Neanderthal man was a ‘domestic god’

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Associated Press

Europe was once dominated by Neanderthals, but they disappeared after modern man was thought to have emerged 60 000 years ago.

London - After a hard day’s woolly mammoth hunting, Neanderthal man could have been forgiven for putting his feet up by the fire in his cave.

But not for long. For, contrary to his brutish image, it appears the hairy hunter was a bit of a whizz on the domestic front.

A Neanderthal new man, in fact.

Scientists now believe the Neanderthals spent most of their time carrying out domestic chores.

Cavemen’s remains show they had huge right arms – 50 percent stronger than their left ones – which had been attributed to the demands of hunting big game with spears.

However, a Cambridge University study suggests hunting would not have had this effect at all, and the bone structure is more likely to be the result of hours spent scraping animal hides to make clothes.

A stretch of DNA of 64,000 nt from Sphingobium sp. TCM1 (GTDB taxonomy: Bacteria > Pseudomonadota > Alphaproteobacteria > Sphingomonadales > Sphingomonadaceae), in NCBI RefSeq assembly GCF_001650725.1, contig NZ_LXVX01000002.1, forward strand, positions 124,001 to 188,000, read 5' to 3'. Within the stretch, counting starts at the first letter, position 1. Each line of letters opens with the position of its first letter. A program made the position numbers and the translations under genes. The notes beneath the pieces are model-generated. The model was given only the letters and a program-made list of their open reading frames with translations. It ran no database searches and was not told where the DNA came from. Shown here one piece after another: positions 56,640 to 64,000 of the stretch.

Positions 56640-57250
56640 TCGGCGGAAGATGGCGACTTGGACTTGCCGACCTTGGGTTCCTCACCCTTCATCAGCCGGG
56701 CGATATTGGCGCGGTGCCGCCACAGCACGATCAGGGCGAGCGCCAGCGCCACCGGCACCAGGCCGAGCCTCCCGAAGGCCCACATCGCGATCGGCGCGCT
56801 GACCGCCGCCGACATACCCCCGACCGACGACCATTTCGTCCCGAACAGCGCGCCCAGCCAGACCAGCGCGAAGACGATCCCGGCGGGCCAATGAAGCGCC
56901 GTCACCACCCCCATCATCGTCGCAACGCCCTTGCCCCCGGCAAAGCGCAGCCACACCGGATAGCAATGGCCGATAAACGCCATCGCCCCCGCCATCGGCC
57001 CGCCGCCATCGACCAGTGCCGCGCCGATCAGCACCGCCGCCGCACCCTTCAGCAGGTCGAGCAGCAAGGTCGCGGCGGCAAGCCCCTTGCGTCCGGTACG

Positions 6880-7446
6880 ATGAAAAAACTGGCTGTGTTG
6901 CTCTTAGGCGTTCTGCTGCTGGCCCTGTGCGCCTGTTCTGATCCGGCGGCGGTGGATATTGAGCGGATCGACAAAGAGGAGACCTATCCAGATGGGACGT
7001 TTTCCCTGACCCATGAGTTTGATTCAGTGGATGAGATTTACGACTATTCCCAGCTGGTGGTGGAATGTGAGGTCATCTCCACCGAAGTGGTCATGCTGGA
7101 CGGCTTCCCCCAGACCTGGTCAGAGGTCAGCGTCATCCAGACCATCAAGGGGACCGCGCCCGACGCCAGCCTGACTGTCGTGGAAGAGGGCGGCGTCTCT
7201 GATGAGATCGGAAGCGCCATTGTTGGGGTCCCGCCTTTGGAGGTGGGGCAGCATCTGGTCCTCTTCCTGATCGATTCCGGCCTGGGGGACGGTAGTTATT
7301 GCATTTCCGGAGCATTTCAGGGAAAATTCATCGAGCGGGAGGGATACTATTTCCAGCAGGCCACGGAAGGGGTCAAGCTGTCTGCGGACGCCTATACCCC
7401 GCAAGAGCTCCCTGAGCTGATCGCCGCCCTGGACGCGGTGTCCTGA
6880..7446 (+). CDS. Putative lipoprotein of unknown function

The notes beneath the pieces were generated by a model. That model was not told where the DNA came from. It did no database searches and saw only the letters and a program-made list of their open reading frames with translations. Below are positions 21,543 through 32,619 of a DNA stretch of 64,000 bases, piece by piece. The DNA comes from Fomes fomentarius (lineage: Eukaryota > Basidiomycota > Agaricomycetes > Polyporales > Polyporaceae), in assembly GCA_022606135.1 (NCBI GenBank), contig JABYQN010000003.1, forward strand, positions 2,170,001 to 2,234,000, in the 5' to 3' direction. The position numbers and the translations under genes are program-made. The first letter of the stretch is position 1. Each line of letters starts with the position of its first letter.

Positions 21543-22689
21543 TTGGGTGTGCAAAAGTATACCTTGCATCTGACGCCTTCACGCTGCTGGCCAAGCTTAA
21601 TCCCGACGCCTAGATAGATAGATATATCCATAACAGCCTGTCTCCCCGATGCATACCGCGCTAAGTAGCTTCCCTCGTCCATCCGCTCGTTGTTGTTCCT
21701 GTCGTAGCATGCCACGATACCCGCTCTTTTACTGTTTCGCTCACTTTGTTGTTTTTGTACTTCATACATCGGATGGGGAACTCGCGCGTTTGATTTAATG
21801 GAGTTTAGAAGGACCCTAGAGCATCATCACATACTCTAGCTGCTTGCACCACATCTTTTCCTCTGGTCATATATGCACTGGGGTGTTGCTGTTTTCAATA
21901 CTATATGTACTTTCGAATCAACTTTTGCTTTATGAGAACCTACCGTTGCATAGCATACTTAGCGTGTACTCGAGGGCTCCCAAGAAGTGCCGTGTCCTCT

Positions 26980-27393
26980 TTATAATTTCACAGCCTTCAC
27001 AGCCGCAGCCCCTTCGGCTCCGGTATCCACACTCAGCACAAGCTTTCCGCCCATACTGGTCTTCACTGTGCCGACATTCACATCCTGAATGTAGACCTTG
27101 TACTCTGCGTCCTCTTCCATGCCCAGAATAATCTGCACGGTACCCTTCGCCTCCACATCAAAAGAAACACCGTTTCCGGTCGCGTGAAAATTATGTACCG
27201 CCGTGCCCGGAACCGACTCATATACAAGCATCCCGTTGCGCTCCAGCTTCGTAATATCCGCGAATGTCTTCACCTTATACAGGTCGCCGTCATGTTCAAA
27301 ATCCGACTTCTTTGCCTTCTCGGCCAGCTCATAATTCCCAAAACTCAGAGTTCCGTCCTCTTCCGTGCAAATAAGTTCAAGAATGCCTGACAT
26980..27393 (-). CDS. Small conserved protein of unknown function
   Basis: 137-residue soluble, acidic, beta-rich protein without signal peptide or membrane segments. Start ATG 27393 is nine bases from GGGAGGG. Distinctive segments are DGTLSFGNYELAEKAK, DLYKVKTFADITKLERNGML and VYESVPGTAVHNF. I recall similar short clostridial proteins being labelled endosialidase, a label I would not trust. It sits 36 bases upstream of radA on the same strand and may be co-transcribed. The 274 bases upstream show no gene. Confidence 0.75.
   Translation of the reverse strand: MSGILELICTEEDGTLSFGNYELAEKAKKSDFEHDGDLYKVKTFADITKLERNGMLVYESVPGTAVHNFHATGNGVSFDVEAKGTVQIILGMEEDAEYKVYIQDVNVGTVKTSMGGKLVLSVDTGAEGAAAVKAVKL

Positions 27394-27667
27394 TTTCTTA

As Neanderthals roamed Europe during the Ice Age, they would have needed the furs to survive.

And if they spent the majority of their time at home making skins, Neanderthal men may also have been far more involved in cooking and child care than first thought.

Dr Colin Shaw, a Cambridge archaeologist, said: “The skeletal remains suggest that Neanderthals were doing something intense or repetitive, or both, that had a significant role in their lives. The question is, what was it?

“The main theory until now is it was hunting mammoths and deer, which has coloured our view of the Neanderthal as a hunter. But we have shown it would not have had the effect we’ve seen on the bones.”

The researchers said the shape of Neanderthals’ humerus bones – which run from the shoulder to elbow – show their right upper-arms were unusually strong.

Most right-handed people have right arms 10 percent stronger than their left, but the disparity in Neanderthals is only seen in the likes of tennis players. The journal PLoS ONE reports that Dr Shaw’s team used right-handed volunteers to throw spears and scrape, and measured their muscle activity using electrodes.

“During the scraping task we saw activity consistent with their arm shape,” Dr Shaw said.

One of the tools most often found with Neanderthal remains in Europe is scraper used to remove soft tissue from an animal hide. The task took about eight hours.

Neanderthals would have required about six skins for one outfit, which would need replacing every year. - Daily Mail

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